I found it fascinating to watch the workers in the factory we visited in Erfoud. We were on a two week tour of Morocco. The factory featured in today’s post was one of our stops on our guided tour. The fossils are unearthed in a nearby desert. They are then processed in one of several factories, cutting them to various shapes.
After being made into plates and bowls, fountains and table tops they are polished and placed on sale in the adjoining retail outlet. Many other items are made as well. I would have loved to have been able to afford one or more of the items for sale, but shipping costs to Australia would have been prohibitive.
In my last post here I wrote about our visit to the fossil factory in Erfoud during our holiday in Morocco. I should add that the factory does not ‘make’ the fossils. They are dug out of the ground in the desert nearby.
Once they find suitable fossils in the desert, they are brought to the factory to be made into all kinds of objects for sale. These include small items like key rings, larger items like bowls, dishes and through to fountains and table tops. The last part of the manufacturing process is polishing. The results are stunningly beautiful.
Today’s photos show some of the machinery used in the factory. In my next post I will show some of the finished products.
Part of the guided tour is to take visitors through the retail outlet. Most, if not all, items could be shipped to Australia. The would have been prohibitive for my budget anyway. I did buy two small key rings with a fossilised stone attached. I could carry them in my pocket and not worry about excess baggage.
Our next stop on our tour of Morocco was at one of the fossil outlets in Erfoud. There appears to be an abundance of a range of different fossils to be found in the nearby desert. The factory and obligatory retail outlet we went through was the Macro Fossiles Kasbah as shown in today’s photos.
On our guided tour I found out that there are millions of fossils in the area, mostly trilobites but also a variety of other fossilised creatures. This factory finds the fossils, cuts them into various shapes and polishes them ready for sale in the adjoining shop. The range of items for sale is amazing. It includes small items like key rings, plates, bowls and dishes, wah basins, fountains, tables and much more.
I would love to have bought one of the wonderfully polished tables, but the cost of buying it would have blown our holiday budget. The cost of shipping it to Australia would have added greatly to the cost. I could but dream. (I also had the same feelings in the ceramic factory in Fes – see here for photos.)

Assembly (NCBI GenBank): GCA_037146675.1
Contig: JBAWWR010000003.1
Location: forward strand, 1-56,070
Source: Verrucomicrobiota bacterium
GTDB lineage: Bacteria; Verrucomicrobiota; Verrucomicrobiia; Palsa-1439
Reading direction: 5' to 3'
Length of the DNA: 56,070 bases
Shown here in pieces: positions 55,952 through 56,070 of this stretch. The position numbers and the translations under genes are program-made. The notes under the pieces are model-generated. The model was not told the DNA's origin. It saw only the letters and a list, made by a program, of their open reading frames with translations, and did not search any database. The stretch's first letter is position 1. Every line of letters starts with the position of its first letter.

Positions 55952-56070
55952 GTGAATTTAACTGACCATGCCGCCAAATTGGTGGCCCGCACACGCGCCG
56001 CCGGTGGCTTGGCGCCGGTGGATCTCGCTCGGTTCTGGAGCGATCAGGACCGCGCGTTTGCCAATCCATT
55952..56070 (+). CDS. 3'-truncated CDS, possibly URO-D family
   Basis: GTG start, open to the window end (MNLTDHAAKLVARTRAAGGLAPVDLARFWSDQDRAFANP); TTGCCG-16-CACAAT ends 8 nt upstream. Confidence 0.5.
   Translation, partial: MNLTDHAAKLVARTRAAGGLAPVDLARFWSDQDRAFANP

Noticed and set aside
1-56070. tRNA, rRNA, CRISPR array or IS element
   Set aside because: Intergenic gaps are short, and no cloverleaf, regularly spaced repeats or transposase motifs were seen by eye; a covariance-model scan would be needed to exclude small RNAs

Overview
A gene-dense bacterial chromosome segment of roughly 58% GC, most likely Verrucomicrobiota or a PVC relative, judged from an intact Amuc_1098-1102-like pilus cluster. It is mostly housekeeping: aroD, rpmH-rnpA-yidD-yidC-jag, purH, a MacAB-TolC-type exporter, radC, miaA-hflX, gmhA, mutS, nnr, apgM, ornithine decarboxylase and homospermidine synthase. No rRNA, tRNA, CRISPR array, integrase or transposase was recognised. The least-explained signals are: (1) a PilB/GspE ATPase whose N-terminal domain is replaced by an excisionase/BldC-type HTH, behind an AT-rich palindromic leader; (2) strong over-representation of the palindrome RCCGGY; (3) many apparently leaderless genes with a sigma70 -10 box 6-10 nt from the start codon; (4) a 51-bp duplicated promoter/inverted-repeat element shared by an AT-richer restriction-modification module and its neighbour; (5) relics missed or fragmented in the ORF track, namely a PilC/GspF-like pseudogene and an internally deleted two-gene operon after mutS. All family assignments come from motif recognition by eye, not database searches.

I will show more photos of this factory and the shop in coming days.
After leaving Errachidia and travelling along the Ziz Valley we stopped again at the Maison Vallee De Ziz for lunch. This hotel and restaurant was a road side stop but our guide knew that they served good meals. In fact, we were never disappointed with any of our meals during our two week tour of Morocco.
I think I actually amazed my wife and daughter with some of the meals I ordered. They were quite out of the ordinary compared with some of the food I like and order when we are dining out here in Australia. This trend continued into Spain, the next leg of our journey. I will write about that here in a few weeks’ time.
Meanwhile, please forgive me for posting a photo of my lunch. I will try not to bore with such things too much.
In recent posts here on my travel site I have shown photos and written about our holiday in Morocco several years ago. Today I feature another set of photos of the River Ziz Valley in south eastern Morocco. Our tour guide (who was excellent – Peregrine Adventures) stopped our mini bus near the edge of the gorge so that we could get out and look down into the valley. After many hours of driving it was good to stretch one’s legs. I also liked the opportunity to take plenty of photos, too.
A feature of the gorge is the many date palms growing in the valley. Said, our wonderful guide, told us that the 140 kilometre valley had over one million palm trees, and he assured us that they had actually been counted. I would not like that job – even if paid in dates. Someone came to our bus and sold us a few boxes of dates. we enjoyed sharing the large, delicious dates for many days after that.
The last few photos in today’s post show several mud houses and some of the local people. They were immediately below where I stood on the cliff edge. I was able to get close-up views of them with my zoom lens.
In the coming days will be sharing more photos taken on this tour.